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FM Recording

The first of these problems was low frequency response. If the output of an audio head was at a given level at 20 kHz, the same signal would be some 60 dB lower at 20 Hz, due to the aforementioned 6 dB/octave increase in playback level with frequency. For audio, 60 dB can barely be compensated for with simple electronics. For video, a signal recorded at 30 Hz would be 102 dB lower than one recorded at 4.2 MHz. This is more than a 10 billion:1 change in level over the 17 octaves of the video signal! No equalizer known then or now could easily correct this sort of a gain imbalance. The practical symptom caused by this imbalance was noise in the picture.


So, the engineers knocked their heads together again, and came up with FM recording. The process was simple: Convert the video to FM with a carrier frequency situated near the top limit of the frequency response. The primary advantage was to shrink the bandwidth required to reproduce the full range of video frequencies down to about 10 octaves (with FM sidebands). Another important advantage of FM is the reduction of high frequency noise in the picture. AM modulation would have left more noise in the picture at high frequencies, where it is more objectionable to the eye. FM recording does not require bias, as the signal is constant-amplitude, and recorded at the saturation level of the tape. It acts as it's own bias. Amplitude variations resulting from tape imperfections could be removed with a simple limiter. But even FM wasn't without problems, as we shall see.


The FM frequencies originally chosen for quadruplex were 4.28 MHz for sync tip, 5 MHz for blanking, and 6.8 MHz for peak white. This combination gave excellent black and white pictures. But when color started to be popular, this combination caused a strong beat between the color subcarrier and the FM carrier. So, a second scheme of frequencies had to be adopted. These were 5.5 MHz tip of sync, 5.79 MHz blanking, and 6.5 MHz peak white. This eliminated the beat problem, but degraded the signal-to-noise ratio. Finally, a third standard was created when better electronics, heads and tape were available to take full advantage of the quadruplex format. This format features a sync tip frequency of 7.06 MHz, blanking at 7.9 MHz, and peak white at 10 MHz.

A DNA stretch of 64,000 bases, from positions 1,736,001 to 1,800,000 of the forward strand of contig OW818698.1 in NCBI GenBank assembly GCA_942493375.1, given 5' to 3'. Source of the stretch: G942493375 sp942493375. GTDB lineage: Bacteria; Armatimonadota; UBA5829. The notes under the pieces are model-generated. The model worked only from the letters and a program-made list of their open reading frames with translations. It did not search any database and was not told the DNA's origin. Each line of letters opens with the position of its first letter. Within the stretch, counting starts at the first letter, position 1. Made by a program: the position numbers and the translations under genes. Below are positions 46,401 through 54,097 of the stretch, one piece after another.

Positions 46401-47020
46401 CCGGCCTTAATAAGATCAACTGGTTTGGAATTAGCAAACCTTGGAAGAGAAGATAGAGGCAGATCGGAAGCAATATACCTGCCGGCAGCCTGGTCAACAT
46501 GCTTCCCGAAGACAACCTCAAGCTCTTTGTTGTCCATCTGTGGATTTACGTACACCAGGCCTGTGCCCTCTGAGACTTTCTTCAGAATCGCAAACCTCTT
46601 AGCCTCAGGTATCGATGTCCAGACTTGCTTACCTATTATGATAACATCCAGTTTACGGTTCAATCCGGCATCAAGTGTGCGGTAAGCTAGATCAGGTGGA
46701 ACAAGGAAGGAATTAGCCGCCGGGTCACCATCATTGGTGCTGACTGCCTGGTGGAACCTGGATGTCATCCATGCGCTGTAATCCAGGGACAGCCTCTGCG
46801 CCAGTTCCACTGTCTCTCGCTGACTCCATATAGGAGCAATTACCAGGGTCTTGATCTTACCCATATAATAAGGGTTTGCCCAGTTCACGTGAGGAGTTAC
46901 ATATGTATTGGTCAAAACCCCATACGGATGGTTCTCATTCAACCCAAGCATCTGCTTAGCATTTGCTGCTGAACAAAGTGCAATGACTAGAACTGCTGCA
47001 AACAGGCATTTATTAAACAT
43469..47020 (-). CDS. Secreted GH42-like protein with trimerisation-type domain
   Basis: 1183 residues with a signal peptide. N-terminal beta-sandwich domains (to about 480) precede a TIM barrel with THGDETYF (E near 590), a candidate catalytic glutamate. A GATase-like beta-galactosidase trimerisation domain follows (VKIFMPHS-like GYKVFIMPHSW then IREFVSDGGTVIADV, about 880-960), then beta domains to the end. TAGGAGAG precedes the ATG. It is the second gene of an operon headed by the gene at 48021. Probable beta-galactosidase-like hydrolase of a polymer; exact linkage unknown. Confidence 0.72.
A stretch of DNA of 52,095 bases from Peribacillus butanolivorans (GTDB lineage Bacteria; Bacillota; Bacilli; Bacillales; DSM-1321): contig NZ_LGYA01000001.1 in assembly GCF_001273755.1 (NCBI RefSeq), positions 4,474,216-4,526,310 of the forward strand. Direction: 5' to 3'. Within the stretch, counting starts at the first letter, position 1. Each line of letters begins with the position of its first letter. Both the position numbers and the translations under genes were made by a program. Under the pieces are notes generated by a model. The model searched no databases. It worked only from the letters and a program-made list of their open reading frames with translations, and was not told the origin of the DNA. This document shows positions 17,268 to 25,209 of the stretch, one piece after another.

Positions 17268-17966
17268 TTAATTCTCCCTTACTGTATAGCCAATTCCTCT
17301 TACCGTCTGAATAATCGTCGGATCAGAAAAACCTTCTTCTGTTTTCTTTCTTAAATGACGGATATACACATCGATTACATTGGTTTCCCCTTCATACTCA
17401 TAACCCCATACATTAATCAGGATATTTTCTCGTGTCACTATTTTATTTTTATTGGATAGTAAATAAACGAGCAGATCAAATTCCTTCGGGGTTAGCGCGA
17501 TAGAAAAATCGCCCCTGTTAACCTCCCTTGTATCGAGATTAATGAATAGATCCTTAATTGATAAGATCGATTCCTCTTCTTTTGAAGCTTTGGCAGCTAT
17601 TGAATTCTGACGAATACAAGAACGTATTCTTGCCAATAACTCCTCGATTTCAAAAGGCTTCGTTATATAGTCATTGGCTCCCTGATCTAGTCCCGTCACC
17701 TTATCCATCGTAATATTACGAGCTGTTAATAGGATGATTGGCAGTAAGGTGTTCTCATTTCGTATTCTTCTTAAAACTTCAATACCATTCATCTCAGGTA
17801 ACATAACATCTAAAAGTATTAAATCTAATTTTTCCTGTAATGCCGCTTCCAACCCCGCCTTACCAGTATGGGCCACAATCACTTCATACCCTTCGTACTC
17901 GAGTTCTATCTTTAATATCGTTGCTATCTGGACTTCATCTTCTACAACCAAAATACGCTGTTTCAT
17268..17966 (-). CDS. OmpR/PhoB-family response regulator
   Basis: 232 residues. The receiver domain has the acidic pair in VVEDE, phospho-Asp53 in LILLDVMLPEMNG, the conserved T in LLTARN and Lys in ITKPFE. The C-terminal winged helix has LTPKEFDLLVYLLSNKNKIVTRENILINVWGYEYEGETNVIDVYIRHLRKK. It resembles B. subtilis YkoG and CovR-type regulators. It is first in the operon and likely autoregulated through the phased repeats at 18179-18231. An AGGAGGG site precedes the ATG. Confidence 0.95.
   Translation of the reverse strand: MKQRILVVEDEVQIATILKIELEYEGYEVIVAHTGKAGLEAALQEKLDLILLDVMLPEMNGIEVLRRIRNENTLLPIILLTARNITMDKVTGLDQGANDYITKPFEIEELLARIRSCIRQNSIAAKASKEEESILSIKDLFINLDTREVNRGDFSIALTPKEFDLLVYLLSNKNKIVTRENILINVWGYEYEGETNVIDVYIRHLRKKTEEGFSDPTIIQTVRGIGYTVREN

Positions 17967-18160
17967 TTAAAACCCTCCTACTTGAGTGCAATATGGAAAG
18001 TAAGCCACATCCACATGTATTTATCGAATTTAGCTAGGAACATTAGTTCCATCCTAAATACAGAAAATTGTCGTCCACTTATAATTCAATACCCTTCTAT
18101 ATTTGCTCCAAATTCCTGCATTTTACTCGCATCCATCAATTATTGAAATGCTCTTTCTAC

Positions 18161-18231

This format came to be known as High-Band. It gave excellent color along with low beat interference and good signal-to-noise ratio. (The older standards came to be known as low-band mono and low-band color, respectively.) High band was so good that it was adopted for 1" type C. Yet, at the end of the quadruplex era, a standard known as super high band was briefly introduced. It used frequencies as high as 11.7 MHz, but had a low deviation, like low band color. although it offered superior color, it never caught on due to it's noticeably poorer signal-to-noise ratio.


Virtually all VTR formats have been 'high-banded' at some point in their careers. Notable exceptions to this are 1" type C and VHS. (VHS HQ is actually a series of specification-tightenings.)

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